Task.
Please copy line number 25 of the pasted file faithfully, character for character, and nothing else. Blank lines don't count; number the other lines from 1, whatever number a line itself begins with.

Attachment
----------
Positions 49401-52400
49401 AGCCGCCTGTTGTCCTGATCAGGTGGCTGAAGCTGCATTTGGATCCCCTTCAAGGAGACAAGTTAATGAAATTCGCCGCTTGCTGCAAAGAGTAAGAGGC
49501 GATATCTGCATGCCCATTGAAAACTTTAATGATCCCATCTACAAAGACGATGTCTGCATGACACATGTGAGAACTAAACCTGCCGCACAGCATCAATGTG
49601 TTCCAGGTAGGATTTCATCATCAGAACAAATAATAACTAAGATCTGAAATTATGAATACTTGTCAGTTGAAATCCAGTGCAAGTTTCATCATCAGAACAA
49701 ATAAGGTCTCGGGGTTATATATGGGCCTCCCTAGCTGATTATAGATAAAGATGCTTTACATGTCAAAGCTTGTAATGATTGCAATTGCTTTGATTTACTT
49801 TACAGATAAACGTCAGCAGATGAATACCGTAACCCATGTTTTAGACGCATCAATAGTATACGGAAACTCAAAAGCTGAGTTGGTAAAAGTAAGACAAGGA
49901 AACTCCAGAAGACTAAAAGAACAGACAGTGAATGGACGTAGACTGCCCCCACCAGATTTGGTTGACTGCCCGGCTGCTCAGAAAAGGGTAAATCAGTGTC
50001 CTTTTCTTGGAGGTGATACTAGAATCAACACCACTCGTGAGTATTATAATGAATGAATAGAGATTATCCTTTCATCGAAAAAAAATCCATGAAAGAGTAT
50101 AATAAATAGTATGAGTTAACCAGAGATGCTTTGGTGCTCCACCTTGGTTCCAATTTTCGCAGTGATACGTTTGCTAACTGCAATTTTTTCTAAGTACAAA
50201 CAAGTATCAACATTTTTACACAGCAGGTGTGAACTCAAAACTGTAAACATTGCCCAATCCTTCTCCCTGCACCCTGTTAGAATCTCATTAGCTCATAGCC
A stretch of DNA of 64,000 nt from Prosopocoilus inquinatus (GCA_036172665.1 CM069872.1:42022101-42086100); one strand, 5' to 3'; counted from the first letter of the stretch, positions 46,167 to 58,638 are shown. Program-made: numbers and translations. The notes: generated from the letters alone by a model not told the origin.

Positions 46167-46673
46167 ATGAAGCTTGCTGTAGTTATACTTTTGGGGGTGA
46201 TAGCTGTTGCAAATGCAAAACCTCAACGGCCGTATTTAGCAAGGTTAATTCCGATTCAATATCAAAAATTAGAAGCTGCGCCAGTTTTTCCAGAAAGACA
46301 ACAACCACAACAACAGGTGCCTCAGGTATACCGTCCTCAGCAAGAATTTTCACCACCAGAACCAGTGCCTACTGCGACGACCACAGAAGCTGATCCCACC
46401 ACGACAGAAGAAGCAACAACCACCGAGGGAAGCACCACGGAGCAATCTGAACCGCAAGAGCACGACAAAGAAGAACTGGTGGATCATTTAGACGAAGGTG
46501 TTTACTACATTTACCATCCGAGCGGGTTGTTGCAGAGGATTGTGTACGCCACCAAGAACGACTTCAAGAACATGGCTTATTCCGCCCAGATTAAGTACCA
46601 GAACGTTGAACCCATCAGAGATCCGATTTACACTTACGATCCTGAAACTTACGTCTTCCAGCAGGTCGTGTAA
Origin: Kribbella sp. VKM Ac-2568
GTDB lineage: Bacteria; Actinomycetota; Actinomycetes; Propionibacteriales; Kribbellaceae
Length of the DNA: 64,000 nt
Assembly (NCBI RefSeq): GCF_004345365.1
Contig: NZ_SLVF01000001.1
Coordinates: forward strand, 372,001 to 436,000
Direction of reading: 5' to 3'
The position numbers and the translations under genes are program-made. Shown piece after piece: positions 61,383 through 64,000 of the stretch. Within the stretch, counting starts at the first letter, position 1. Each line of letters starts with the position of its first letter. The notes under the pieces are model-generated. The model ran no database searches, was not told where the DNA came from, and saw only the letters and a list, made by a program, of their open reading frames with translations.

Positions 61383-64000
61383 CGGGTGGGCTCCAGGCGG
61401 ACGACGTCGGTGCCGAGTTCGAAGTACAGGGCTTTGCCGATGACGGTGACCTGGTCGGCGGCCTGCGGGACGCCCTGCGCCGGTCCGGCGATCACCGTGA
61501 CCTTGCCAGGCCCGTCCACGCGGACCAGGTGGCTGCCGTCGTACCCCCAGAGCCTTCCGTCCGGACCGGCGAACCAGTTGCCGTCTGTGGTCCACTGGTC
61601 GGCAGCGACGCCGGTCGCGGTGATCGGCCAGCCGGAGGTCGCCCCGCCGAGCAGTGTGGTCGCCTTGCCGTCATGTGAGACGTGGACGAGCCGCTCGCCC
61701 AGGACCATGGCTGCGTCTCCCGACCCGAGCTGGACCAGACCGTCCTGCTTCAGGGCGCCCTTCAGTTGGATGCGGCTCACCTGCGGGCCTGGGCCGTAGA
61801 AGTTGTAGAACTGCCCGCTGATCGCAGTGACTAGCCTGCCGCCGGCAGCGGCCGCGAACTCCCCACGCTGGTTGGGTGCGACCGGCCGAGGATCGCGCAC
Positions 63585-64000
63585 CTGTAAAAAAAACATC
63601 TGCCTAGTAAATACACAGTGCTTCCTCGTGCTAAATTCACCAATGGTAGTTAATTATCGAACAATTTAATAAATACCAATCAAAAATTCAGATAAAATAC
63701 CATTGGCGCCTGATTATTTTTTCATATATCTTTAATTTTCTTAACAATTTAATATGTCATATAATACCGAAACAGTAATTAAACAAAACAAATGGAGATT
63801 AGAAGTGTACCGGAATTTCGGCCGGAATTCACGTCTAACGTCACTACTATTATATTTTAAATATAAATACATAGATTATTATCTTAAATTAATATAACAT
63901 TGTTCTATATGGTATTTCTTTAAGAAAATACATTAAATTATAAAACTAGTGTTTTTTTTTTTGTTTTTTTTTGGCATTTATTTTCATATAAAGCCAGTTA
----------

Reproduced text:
Direction of reading: 5' to 3'